A fifty-mile stretch of U.S. 77 cuts through Kenedy Ranch lands to the south of Sarita and recalls the once prevalent isolation of the South Texas plains. Extending through the flat, dry coastal prairies labeled by the Spaniards as El Desierto de los Muertos, or “the Desert of the Dead,” the curveless highway follows a route established in 1821 that connected Matamoros on the Rio Grande to San Patricio and Goliad north of the Nueces River. In 1904, this road was paralleled by the new alignment of the St. Louis, Brownsville and Mexico Railway.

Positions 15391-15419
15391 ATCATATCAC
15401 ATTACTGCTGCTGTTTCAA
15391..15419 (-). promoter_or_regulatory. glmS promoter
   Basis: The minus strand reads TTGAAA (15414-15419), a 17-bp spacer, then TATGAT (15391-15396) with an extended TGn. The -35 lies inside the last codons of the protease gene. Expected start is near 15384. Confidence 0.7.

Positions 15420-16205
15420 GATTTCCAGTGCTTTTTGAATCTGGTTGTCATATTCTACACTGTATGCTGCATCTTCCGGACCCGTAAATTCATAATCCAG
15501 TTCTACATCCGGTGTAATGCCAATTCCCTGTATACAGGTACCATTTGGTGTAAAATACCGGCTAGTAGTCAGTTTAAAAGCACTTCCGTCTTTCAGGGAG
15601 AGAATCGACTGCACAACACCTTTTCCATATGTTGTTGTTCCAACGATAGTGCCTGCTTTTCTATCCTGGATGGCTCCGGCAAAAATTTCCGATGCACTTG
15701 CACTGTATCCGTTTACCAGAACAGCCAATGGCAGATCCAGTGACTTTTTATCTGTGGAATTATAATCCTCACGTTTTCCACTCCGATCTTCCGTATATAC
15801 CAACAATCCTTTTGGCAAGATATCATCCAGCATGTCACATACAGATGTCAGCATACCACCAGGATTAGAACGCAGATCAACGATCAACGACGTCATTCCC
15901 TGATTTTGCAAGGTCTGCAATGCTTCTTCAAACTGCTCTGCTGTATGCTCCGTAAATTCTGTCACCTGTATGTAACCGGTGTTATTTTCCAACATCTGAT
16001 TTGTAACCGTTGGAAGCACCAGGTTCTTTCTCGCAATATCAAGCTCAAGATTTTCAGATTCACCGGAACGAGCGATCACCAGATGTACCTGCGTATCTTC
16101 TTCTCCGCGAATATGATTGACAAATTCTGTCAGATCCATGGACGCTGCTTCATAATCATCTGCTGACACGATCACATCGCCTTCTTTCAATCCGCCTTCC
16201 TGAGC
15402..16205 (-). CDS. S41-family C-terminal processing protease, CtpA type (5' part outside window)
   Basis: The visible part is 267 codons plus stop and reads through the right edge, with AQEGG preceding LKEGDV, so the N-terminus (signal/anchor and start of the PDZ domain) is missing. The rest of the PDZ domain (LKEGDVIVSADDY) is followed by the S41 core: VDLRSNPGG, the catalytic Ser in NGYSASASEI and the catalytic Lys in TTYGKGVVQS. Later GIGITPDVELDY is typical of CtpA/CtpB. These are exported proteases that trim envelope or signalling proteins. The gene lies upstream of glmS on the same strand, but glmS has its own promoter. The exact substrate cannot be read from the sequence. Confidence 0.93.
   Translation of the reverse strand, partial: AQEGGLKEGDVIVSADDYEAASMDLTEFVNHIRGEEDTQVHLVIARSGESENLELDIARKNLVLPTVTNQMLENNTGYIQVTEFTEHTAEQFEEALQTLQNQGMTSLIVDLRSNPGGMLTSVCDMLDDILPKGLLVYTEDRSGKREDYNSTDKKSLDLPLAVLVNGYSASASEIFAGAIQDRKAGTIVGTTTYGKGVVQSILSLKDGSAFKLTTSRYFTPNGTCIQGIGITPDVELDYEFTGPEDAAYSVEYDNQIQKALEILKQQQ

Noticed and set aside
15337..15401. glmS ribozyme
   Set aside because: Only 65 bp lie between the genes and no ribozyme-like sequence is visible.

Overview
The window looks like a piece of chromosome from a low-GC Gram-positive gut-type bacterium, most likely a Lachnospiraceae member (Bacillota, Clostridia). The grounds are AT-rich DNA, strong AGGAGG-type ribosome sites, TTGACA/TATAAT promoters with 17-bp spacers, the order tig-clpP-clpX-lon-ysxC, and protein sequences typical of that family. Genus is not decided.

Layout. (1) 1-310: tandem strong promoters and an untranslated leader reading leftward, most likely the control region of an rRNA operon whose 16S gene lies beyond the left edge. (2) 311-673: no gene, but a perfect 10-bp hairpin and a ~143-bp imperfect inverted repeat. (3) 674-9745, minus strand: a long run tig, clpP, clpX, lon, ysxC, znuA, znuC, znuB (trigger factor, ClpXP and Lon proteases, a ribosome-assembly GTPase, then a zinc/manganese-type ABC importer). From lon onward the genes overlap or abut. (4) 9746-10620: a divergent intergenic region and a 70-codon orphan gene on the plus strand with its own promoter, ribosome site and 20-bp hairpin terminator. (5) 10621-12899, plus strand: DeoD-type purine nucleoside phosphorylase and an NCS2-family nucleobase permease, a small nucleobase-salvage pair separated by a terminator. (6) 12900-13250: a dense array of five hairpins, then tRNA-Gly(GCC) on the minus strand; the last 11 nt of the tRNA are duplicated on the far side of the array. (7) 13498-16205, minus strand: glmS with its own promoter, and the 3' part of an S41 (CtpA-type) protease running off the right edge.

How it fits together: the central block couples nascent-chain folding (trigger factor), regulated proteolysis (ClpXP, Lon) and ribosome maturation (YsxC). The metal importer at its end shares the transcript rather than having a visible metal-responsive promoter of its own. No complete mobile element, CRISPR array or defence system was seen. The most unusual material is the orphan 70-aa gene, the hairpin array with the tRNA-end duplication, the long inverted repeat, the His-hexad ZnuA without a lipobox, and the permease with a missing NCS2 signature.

The rest area, designed for the Texas Department of Transportation, celebrates this solitary road by integrating the transportation, ranching, and natural heritage of the region. Located in a narrow median, the linear-plan brick pavilions with low-pitched gables take their cue from the forty railroad depots that once dotted the adjacent 160-mile-long rail line. A modular structural system, ornamented with branding medallions of historic ranches of the area, is also in harmony with the site. Its bent-pipe trusses springing from brick piers appear to intertwine with the groves of tangled oaks that shelter the grounds, enticing visitation by weary travelers.